The beautiful pieces of Stanley Hagler N.Y.C.® and the Studio of Ian St. Gielar have been featured in these prominent publications:
October 1, 1995
Memo:TROPICAL WILDLIFE SOUTH FLORIDA SPECIES OF DISTINCTION
MICHELLE GENZ Tropic Staff
The glass pearls and rhinestones Ian St. Gielar uses in his jewelry are often as old as he is. And like him, they have their roots in Europe. Once a year, the 32-year-old Polish-born designer forages through warehouses in Germany and Czechoslovakia, scouting for forgotten glass beads in factories long out of business. Then he sets to work in the small studio of his Hollywood home. Using no machines and not a drop of glue, St. Gielar's big hands string beads no bigger than a pinhead onto gold-plated thread. Then he wraps the strings like dewy spider web around filigree leaves, stars and flowers. A single necklace can take eight hours but sells from $250 to $1,500. He has become, in four short years, what one prominent dealer calls "the new generation" of collectible costume jewelry designers.
St. Gielar was director of room service at the Intercontinental Hotel when he met Stanley Hagler, last of the great costume jewelry designers of the era of Coco Chanel. Hagler took him on as a protege. Now St. Gielar designs jewelry full time. His splashy showpieces have sold to stars like Whoopi Goldberg, Melanie Griffith and Morgan Fairchild, through a chic vintage jewelry shop in Hollywood, Calif.'s, Sunset Plaza.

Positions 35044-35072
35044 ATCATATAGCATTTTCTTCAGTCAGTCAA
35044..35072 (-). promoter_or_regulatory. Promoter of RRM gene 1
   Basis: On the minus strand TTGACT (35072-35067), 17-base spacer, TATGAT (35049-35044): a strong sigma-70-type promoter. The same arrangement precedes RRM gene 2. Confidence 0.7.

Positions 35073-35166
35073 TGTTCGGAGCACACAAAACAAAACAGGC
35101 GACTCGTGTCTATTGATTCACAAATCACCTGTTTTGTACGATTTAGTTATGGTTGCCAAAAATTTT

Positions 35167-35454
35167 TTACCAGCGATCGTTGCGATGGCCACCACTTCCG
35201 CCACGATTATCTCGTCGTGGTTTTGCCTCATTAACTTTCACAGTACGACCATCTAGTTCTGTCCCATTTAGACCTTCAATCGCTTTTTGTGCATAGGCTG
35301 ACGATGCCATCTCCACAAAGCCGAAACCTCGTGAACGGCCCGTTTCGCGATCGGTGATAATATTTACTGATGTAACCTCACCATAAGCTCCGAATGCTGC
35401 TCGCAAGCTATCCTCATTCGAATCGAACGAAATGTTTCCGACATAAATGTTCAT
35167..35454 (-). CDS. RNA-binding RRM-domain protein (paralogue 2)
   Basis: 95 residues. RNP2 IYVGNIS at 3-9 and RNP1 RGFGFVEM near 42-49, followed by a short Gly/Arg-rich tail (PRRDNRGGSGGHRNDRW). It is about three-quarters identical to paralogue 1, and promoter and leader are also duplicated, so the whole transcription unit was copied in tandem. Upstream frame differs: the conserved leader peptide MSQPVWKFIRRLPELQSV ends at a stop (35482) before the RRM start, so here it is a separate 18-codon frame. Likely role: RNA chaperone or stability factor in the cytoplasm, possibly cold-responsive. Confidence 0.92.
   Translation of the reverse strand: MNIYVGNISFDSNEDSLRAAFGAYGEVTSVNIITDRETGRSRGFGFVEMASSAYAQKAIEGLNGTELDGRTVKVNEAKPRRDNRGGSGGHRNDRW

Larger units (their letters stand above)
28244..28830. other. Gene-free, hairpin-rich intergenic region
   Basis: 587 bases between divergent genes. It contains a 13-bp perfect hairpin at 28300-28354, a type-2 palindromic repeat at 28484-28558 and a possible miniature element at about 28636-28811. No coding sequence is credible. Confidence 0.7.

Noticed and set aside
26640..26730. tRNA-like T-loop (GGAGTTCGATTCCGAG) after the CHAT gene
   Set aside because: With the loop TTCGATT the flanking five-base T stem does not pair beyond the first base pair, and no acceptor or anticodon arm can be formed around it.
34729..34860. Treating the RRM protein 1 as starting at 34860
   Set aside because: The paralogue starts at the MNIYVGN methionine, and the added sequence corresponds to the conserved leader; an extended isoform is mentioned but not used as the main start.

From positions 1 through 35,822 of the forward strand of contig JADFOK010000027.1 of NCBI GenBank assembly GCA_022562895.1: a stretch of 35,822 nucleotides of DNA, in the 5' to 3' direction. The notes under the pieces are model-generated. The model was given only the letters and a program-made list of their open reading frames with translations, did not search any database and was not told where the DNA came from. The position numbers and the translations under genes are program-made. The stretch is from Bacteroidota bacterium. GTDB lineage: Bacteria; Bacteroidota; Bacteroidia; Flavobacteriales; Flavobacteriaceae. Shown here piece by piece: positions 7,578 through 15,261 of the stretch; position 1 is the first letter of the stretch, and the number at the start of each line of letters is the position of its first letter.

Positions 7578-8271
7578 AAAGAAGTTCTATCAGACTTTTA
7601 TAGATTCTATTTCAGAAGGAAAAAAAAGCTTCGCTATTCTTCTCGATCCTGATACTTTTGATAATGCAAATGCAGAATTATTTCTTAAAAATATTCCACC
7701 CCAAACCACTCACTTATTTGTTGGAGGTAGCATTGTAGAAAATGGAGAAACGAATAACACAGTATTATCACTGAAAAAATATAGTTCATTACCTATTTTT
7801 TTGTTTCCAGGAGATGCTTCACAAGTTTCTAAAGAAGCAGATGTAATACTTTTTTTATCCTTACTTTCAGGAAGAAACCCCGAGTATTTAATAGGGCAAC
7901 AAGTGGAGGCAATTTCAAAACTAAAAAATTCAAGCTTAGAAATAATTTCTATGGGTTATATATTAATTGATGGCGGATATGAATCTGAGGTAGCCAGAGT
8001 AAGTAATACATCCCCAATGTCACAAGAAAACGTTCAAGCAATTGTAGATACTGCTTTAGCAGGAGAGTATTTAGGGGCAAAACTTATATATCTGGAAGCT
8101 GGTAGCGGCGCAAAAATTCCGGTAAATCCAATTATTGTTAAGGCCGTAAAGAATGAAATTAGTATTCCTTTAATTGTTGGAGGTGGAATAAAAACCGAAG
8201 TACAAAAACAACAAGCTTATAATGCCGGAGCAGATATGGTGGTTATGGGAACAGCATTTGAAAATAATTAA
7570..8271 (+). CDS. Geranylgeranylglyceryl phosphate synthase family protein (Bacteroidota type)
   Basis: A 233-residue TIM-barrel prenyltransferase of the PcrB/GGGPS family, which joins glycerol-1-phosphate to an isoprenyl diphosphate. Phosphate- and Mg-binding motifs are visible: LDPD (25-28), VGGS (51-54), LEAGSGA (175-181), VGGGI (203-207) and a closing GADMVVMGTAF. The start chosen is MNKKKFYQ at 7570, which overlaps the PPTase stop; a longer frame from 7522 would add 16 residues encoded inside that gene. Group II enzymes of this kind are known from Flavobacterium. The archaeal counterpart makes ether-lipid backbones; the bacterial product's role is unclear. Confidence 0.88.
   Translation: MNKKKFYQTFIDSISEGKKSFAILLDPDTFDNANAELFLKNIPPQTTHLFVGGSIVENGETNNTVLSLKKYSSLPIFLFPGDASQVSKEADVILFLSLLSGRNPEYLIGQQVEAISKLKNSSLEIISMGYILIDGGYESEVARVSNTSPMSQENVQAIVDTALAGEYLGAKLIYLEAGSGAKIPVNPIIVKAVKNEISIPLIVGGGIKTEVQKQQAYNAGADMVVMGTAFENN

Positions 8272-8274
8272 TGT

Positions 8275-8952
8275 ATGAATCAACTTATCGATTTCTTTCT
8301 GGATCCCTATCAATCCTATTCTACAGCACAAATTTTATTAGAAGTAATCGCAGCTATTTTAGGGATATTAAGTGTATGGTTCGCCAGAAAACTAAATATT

St. Gielar's pieces also have sold at Romanoff in Bal Harbour. A line of pearls and rhinestones is in a Tokyo department store. There are pieces in swank boutiques in London and Germany. So far, most of his pieces have been sold under the name of Hagler, who uses St. Gielar's designs for most of his line. But when St. Gielar meets with buyers from Federated stores (the parent company of Bloomingdale's and Macy's) in October, he will finally be showing them a line under his name.
"He's entitled," says Hagler. "I think he could knock the market upside down."